IIndividuals with no known cardiovascular (CV) risk factors who consume a moderate amount of alcohol tend to have more favorable echocardiography results than their counterparts who do not consume alcohol, according to new research presented at the American College of Cardiology’s 68th Annual Scientific Session and Expo.
To examine the effects of modest alcohol consumption on CV structure and function, David Cameron, MD, and colleagues studied the echocardiography findings of 7163 participants—2847 who reported being non-drinkers and 4316 who reported being moderate drinkers (defined as having 7 or fewer alcoholic drinks per week).
None of the participants had obesity, a history of hypertension, elevated blood pressure, diabetes, renal disease, reduced left ventricular function, heart failure, valve disease, or prior alcohol abuse.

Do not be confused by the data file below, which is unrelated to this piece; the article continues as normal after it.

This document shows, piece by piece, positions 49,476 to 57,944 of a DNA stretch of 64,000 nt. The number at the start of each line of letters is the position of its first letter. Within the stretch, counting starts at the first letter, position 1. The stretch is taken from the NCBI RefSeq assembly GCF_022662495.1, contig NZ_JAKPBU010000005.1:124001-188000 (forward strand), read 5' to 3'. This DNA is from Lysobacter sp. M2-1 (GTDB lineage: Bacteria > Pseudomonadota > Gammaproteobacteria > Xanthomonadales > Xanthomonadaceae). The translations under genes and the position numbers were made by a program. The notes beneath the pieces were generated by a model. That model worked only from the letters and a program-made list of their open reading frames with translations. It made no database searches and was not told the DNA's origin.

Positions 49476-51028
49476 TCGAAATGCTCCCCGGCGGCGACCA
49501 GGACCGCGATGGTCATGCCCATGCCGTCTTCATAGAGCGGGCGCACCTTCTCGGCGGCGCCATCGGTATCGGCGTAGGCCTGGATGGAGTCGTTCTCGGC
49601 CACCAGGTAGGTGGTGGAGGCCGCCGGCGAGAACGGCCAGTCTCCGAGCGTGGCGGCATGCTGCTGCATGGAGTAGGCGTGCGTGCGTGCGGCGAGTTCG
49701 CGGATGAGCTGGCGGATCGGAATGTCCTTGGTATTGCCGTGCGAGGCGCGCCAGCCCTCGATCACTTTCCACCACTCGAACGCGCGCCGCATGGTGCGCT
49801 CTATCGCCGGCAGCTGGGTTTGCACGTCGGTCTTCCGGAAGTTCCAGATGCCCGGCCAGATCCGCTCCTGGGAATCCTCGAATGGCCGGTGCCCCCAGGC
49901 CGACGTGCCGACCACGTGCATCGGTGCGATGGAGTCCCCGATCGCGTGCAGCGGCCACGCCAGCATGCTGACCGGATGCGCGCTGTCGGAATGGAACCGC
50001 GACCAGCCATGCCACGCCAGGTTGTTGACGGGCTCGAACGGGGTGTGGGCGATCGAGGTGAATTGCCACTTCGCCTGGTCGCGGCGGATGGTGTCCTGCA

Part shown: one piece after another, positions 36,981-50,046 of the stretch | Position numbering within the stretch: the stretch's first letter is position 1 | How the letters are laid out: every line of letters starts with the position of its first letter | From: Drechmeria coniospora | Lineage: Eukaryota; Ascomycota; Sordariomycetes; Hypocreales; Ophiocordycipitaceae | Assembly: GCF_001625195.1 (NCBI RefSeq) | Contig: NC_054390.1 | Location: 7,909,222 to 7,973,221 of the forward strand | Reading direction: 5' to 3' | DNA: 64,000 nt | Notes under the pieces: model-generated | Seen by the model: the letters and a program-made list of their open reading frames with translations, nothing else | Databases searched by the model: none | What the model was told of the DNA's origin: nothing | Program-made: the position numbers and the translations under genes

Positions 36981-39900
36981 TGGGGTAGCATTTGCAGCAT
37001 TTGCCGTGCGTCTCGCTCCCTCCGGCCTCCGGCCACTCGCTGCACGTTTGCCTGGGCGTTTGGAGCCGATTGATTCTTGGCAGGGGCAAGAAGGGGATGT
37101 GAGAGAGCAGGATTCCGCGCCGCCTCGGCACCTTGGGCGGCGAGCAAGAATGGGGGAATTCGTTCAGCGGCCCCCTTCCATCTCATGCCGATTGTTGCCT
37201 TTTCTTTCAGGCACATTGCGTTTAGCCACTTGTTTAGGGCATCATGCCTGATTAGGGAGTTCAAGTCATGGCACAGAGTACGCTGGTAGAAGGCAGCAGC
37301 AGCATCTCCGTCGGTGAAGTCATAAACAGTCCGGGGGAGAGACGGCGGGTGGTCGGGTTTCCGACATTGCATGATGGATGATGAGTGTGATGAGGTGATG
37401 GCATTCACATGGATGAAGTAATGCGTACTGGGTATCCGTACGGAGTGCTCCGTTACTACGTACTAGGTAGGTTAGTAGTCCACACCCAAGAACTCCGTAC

The researchers determined that, in unadjusted analyses, there were significant differences between the echocardiography results of those who did not drink and those who consumed a moderate amount of alcohol.
“In a cohort of patients without known cardiovascular risk factors, modest drinkers had favorable echocardiography findings in comparison to non-drinkers, including decreased LV wall thickness, smaller atrial diameter, and increased lateral e’ velocity,” the researchers concluded.
Cameron D, Bach D, Kolias T, LaBounty T. Modest alcohol consumption is associated with favorable findings on echocardiography. Paper presented at: American College of Cardiology’s 68th Annual Scientific Session and Expo; March 16-18, 2019; New Orleans, LA. http://www.onlinejacc.org/content/ 73/9_Supplement_1/1605. Accessed March 18, 2019.